Nirvana

Lunchtime in the park in Manhattan. On the next bench over from me, a man sits and chats with his friend who has rolled up and parked her wheelchair next to him. I’ve seen her in the park before; she has some kind of handwritten sign affixed to her chair. They seem to be regulars who linger in the park without anywhere to rush back to. A girl comes by and greets them. She is a student, perhaps in college. I wonder how they know each other. They talk about her classes a bit. In the course of their conversation, she mentions Nirvana.

Man: Nirvana? Is that a white girl? She won a Grammy, right?
Girl: It’s a band.
Man: It’s a band? It sounds like a girl’s name.
Woman: You’re thinking of Rihanna.

An old man approaches. I scoot over a bit to make room for him. He obviously knows the rest of the group, but they merely tolerate him. He is very drunk and has a small bottle of alcohol with him. His manner is subdued, not raging, though he’s definitely out of it. He tries to talk to me about his travels during his time in the service and his anxiety these days, but he has trouble completing his sentences, so his thoughts taper off as quickly as they begin. However unfinished, his brief mumblings reveal more in a flash than decades of greeting a distant neighbor or colleague in passing.

People in the park.

The Comedy is Outside and it’s Free

Last week a couple of friends and I went to a comedy show in Manhattan. The lineup included Judah Friedlander of “30 Rock” and Michelle Wolf from “The Daily Show.” While shivering in line outside the Comedy Cellar, we struck up a conversation with the young bearded guy with a backpack who was behind us in line. He was in New York for the first time because he was offered a $100 roundtrip flight from his home in Chicago with the condition that he had to stay “for a while.” In fact “a while” was just a week. I wasn’t clear on how he had scored this ticket.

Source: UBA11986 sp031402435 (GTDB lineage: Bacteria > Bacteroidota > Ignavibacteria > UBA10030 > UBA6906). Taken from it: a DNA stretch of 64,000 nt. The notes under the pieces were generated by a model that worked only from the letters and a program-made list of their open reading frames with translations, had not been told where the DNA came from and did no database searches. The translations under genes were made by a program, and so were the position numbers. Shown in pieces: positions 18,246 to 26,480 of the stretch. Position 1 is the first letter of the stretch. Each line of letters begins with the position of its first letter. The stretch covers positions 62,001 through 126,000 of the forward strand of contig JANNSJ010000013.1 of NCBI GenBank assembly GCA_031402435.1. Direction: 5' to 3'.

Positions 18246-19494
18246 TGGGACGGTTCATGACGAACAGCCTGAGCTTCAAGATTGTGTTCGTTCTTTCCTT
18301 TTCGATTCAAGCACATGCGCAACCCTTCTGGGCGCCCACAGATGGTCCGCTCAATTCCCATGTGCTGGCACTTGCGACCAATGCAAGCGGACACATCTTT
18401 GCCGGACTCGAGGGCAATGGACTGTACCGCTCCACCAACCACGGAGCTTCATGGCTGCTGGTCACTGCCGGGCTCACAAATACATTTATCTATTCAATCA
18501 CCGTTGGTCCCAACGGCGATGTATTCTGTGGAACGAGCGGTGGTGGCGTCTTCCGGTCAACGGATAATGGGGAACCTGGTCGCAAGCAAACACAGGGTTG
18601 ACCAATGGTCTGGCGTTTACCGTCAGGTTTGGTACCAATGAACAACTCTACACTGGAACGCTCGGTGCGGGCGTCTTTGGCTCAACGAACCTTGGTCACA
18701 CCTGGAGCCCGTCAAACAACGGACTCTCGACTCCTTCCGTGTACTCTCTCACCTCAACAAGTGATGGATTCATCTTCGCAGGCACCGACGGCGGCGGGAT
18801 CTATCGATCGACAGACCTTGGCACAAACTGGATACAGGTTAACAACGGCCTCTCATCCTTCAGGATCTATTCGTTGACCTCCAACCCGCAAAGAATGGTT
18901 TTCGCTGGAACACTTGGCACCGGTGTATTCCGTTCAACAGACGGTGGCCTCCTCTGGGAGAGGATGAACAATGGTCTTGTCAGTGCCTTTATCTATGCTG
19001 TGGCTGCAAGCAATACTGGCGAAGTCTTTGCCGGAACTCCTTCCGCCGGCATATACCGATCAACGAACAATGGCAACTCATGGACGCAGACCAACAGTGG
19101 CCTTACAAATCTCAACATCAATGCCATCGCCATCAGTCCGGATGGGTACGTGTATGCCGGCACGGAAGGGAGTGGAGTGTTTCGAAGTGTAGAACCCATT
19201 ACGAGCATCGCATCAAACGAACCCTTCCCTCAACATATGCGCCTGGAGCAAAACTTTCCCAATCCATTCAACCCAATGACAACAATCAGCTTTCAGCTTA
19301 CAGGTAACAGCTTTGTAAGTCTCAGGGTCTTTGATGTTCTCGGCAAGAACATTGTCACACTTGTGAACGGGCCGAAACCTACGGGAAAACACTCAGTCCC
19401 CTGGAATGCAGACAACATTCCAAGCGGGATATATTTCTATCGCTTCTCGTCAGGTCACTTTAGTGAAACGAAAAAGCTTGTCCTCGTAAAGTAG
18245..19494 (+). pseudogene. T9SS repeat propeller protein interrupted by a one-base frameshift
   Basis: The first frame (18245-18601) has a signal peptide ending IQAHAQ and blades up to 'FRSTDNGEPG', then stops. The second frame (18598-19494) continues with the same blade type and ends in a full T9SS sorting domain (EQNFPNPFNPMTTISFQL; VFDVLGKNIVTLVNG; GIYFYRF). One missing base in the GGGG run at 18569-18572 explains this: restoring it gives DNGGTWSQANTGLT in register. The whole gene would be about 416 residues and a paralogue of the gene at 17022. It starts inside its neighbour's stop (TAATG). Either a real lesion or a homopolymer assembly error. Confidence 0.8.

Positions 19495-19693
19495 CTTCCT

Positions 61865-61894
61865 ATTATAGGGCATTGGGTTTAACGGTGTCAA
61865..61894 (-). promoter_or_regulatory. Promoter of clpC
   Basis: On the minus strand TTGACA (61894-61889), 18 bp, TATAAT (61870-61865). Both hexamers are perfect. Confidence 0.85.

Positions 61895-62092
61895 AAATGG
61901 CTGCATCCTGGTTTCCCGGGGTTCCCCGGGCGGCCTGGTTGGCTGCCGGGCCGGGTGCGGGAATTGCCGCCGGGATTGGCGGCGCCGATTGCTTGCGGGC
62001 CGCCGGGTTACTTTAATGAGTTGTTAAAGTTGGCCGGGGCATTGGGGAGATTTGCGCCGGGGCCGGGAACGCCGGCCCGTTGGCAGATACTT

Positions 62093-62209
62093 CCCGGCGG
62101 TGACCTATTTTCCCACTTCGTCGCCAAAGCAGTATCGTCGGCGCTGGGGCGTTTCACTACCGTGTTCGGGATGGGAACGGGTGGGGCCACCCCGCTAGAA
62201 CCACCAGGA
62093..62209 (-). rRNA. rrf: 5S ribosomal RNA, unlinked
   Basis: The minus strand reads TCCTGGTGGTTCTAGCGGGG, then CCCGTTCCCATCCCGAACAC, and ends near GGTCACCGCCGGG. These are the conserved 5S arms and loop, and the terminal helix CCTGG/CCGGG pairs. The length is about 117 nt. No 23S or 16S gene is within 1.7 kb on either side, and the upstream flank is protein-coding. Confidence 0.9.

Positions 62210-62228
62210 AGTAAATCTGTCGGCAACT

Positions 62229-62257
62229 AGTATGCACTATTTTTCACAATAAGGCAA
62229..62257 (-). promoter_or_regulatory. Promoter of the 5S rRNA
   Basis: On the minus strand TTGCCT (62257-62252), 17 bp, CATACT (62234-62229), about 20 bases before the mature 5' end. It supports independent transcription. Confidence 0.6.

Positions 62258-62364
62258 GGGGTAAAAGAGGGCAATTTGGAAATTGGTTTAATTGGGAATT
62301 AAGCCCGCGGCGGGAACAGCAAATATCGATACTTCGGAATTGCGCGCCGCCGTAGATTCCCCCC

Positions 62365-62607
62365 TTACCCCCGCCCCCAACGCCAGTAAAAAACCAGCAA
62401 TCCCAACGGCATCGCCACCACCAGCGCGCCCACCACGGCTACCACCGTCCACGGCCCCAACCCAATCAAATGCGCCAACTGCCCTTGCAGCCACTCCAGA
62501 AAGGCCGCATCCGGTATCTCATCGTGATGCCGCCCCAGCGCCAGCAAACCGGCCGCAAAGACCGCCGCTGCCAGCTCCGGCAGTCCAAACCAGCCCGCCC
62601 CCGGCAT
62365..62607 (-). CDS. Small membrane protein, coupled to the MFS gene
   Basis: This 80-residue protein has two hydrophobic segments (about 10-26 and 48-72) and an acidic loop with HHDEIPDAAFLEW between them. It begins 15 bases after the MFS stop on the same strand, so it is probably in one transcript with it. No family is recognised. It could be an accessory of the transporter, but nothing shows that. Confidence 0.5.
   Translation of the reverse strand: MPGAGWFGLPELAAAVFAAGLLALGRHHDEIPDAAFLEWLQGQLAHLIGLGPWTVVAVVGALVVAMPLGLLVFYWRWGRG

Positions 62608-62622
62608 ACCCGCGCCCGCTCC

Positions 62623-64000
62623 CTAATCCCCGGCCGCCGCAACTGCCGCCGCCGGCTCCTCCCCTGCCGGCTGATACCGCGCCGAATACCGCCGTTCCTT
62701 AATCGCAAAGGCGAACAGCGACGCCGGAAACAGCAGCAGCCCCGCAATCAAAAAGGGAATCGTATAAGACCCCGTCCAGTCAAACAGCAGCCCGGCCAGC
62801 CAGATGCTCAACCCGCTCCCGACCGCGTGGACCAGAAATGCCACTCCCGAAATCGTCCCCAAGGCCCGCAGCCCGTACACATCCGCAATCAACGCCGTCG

Alone in New York and knowing not a soul, he was paying only $17 a night for a room at an apartment somewhere far out in Brooklyn—he wasn’t sure which neighborhood. One of my friends asked him what subway line he had to take, peppering him with possible letters and numbers, and deduced he was in Bed-Stuy.

His plans included getting some tattoos at a tattoo parlor in Brooklyn because they are known for their traditional tattoos (I did not know what that meant, but he explained that they did traditional designs, like what Popeye the Sailor would have. I honestly don’t remember if that’s how he worded it or if that’s how I translated it in my brain. I think that’s what he said, though).

Later, during the show, comedian Judah Friedlander singled him out and asked what was on his baseball cap, to which he responded, “Fuck, That’s Delicious.” Not sure how I missed that while we were talking to him.

Earlier that day, I saw a woman in a sleeveless shirt and sleeveless puffy vest walking a tiny dog with a sweater.

In the evening, we saw four carolers, two men in tails and two women in bonnets and long skirts, singing outside a dim bar: a study in contrasts.

This is why you should do and wear whatever you want. As long as you aren’t making someone else get a tattoo or expose their arms in winter weather, you’re adding to my entertainment.